“[The interest] is definitely there for Boris,” Albee told the Detroit Free Press. “There really aren’t any other Russian bands now who have the right sound and can go to the U.S.” Dave Snow of Opal Records, which has released albums by Soviet artists like Zvuki Mu and Djivan Gasparyan, agreed. “Its something with a Russian name that was really Westernized and made for Western tastes,” he told the Free Press. Indeed, Grebenshikov’s greatest advantage over his countrymen has more to do with marketing than music. He speaks crystal clear English—he started learning, at his parents’ insistence, when he was eight years old— understanding the nuances and subtleties of the language. It makes him highly quotable and he speaks with an egoistic confidence and assurance reminiscent of the early days of Elton John or Boy George.
Rock and roll wasn’t an early career goal for Grebenshikov. Little is known about his childhood, though his parents’ ability to pay for English lessons indicates that the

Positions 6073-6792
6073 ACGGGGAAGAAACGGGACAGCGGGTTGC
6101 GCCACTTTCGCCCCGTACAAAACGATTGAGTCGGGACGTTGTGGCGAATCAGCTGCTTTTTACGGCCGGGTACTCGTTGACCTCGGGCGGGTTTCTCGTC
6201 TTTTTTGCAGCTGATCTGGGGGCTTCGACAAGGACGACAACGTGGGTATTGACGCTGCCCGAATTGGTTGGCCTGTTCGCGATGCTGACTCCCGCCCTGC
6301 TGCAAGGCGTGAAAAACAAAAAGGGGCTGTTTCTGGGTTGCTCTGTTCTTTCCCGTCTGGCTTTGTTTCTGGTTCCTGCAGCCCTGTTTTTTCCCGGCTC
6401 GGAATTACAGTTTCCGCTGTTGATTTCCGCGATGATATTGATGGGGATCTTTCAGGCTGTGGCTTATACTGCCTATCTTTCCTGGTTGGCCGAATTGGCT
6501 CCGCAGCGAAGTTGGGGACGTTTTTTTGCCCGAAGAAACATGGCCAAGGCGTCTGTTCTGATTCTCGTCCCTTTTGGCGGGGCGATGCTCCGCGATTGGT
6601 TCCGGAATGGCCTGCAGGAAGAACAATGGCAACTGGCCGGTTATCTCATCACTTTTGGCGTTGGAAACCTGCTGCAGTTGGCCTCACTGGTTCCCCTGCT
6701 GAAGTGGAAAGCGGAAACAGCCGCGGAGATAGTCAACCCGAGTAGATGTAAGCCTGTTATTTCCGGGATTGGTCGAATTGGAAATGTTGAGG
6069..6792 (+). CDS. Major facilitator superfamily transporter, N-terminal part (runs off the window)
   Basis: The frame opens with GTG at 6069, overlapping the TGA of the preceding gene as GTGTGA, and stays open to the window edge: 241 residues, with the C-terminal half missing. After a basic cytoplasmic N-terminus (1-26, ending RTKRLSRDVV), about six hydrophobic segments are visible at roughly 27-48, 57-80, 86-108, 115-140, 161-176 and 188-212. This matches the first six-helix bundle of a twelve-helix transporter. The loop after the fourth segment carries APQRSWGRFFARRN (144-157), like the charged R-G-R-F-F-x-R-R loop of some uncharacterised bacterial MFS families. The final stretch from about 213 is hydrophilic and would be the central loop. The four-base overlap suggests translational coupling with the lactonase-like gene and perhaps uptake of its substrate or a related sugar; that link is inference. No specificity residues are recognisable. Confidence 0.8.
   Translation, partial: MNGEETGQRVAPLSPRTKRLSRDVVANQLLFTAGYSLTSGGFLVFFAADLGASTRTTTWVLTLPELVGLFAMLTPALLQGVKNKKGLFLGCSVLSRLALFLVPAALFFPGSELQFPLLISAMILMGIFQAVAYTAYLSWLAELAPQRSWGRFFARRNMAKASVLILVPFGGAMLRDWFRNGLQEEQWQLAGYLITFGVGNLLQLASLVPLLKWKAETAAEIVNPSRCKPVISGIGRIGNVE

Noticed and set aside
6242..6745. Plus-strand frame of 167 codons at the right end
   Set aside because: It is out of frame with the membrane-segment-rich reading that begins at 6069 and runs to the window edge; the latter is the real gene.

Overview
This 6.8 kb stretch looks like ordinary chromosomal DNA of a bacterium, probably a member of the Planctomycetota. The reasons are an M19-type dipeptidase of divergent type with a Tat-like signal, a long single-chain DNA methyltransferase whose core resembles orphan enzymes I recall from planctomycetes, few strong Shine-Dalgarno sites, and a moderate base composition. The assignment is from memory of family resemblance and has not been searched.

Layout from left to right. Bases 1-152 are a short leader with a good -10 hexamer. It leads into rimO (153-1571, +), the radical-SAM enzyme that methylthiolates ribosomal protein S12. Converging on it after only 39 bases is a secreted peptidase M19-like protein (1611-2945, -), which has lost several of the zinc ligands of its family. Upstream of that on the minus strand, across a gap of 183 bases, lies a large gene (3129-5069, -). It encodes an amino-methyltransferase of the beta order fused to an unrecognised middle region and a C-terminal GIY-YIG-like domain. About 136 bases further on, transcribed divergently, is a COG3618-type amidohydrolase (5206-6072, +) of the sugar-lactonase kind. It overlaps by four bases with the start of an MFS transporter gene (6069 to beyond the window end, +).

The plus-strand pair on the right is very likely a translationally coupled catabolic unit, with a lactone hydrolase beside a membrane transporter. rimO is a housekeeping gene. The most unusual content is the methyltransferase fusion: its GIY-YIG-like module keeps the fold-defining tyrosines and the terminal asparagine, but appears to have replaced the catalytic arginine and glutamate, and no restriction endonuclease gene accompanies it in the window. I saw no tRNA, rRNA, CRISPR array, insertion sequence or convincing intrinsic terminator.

Born November 27, 1953, in Leningrad U.S.S.R.; son of Boris Borisovich (an engineer) and Ludmila (a fashion designer; maiden name, Kharitonovna) Grebenshikov; married; wife’s name, Lidmila; currently lives with longtime girlfriend, Irina; children: three. Education: Graduated from the University of Leningrad with a degree in applied mathematics.
Singer, songwriter, guitarist. Formed first band at age 15; founder and leader of rock group Aquarium, 1972—. Worked as a mathematician and sociologist at the University of Leningrad, c 1972-80.